4 fish fillets of your choice, patted very dry
salt and pepper
1 tablespoon olive oil
1 orange
1 lemon
1 tablespoon capers (drained)
1/2 cup white wine
2 tablespoons butter


1. Cut the orange in half. Juice one half of the orange and slice the other half into thin half-moon slices. Repeat with the lemon.

2. Season the fish on both sides with salt and pepper. Heat a large skillet over medium heat. Swirl in the olive oil. When hot, add the fish fillets. Once the cooked edge has reach almost halfway up the fillet, flip the fish.

3. Add in the wine, orange juice, lemon juice, orange/lemon slices, capers and the butter. Season the sauce with a bit of salt and pepper. When the liquid begins bubbling, turn the heat to medium-low, cover and cook until the fish is cooked through, about 1-2 minutes depending on the thickness of your fillet. Serve immediately.




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Comments 20

  1. Lyndsey

    I love the sound of this dish YUM! I have a small family so I cook in small amounts anyway, but usually for two. I hope you are staying in town, I like having you around! Although we haven’t met for lunch yet! πŸ™‚ I just discovered this past weekend that my sapodilla tree is fruiting for the first time, I’ve had it for around 8 years. I have a lemon, grapefruit and mango tree, and just can’t get a lime tree to grow!

  2. Robyn

    Gosh, the new owners of your home are getting a bonus – mature citrus trees in a neighbourhood which ‘forgot’ to put them on the list (there’s a list!). We are asked here in NZ to remove noxious weeds, but the thought of not being allowed to plant citrus is incomprehensible – I wonder what the concern is. My bountiful citrus trees provide more than enough for me and extra is shared with the community, perhaps the thought of lemons neglected on the ground doesn’t make for a tidy neighbourhood, but sharing excess helps build a community with heart.

    Meantime, how is the urban farm project?

  3. g.

    How could gorgeous citrus trees (my favorites) NOT be part of approved greenery?!?! Here’s to being a naughty girl!! YAY! πŸ™‚

  4. George

    Great photos! I love the filets sitting on top of the little pool of sauce. I want to experiment with fish and blood oranges (blood orange hollandaise?) soon.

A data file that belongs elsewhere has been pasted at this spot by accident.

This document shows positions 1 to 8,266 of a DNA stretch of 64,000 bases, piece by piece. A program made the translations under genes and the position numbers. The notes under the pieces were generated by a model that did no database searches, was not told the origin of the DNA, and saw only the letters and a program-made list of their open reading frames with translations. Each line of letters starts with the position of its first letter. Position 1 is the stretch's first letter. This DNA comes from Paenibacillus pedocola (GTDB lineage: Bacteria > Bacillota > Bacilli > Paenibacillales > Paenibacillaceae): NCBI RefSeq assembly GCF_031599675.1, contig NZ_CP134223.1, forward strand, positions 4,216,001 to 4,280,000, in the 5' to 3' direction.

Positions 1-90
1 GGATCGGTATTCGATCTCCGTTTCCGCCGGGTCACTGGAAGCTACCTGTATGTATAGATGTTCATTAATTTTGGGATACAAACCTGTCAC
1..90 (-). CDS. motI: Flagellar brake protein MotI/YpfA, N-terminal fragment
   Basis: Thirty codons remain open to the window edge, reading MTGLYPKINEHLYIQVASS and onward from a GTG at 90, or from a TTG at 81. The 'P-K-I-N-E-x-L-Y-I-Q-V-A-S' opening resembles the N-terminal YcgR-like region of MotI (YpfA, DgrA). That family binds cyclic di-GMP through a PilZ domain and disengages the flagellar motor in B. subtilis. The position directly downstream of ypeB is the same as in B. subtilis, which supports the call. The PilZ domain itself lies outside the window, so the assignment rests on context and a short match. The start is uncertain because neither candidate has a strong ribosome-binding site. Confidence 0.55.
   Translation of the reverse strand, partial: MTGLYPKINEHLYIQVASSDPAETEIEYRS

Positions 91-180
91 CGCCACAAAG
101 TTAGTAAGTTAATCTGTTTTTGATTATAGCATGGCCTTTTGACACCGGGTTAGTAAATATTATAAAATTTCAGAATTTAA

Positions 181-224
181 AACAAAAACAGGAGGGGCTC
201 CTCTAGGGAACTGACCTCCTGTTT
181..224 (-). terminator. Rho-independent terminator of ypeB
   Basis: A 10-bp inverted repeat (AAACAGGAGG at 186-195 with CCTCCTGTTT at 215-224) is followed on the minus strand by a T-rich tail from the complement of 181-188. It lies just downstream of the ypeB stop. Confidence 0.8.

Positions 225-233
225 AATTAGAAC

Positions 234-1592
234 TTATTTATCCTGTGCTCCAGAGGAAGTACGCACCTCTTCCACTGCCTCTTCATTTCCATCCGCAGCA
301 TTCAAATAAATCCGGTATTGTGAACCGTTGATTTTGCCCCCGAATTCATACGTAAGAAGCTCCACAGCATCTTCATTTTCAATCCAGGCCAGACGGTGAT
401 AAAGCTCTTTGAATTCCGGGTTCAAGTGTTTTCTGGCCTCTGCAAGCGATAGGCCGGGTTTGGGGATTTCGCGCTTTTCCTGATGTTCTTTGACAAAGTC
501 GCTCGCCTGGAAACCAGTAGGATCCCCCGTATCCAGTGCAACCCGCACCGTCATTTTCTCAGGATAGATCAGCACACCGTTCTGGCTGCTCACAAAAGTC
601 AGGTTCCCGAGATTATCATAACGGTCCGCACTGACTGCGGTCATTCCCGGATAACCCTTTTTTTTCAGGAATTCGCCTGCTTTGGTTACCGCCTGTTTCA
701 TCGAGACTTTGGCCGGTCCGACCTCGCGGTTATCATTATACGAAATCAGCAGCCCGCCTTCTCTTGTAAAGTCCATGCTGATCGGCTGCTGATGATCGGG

Any excuse to eat capers works in my kitchen.

  5. Marybeth

    You are so funny! Yeah, stick it to those horrid HOAs, even cladestinely…LOL!!!! This recipe sounds so wonderful and I can’t wait to try it.

  6. Lola Dee

    With the rise of the locovore culture, edible landscape is all the rage out west, esp in California! Recipe looks fabulous, right up my alley! πŸ˜€

  7. Tuyet HoaTienTu

    My family loves to go fishing and we’ve been looking for new ways to serve the fish. This one will work fine next time. The citrus makes it looks more fancy. πŸ˜€

  8. JulieD

    Jaden, I made this last night for my husband and I using mahi mahi and it turned out wonderful! It’s going to be a regular in our house. Thanks!

  9. Dena

    I just made it and it tastes wonderful. The only problem was I added too much citrus so it got a little too sour. Also, the rines of the citrus made it bitter. Next time, I will throw everything in except for the citrus w rines. Oh, make sure fish is fresh otherwise it won’t taste so good either. I added ponzu sauce to enhance the flavor and ate w white rice and a side of salad..reminds me of a Japanese dish. But wow, the bitterness is still in my mouth as I’m typing. I have made something similar before where I just grill the fish and squeeze the citrus juice on top…that eliminated the bitterness from the rines. It’s actually a dish I are at Japanese restaurants.

  10. monique born

    i had the same problem as the previous poster. it turned out horribly bitter. next time will add the thinly sliced citrus as decoration

  11. Terisa

    Just made this dish and it was AMAZING! I was unsure about the orange but used a Kara Kara – sweetness balanced out the sour lemon for a fervent sauce! No bitterness at all. My husband, who is not much of a fish eater, cleaned his plate. Served with orzo and roasted asparagus, yum!! Thanks πŸ™‚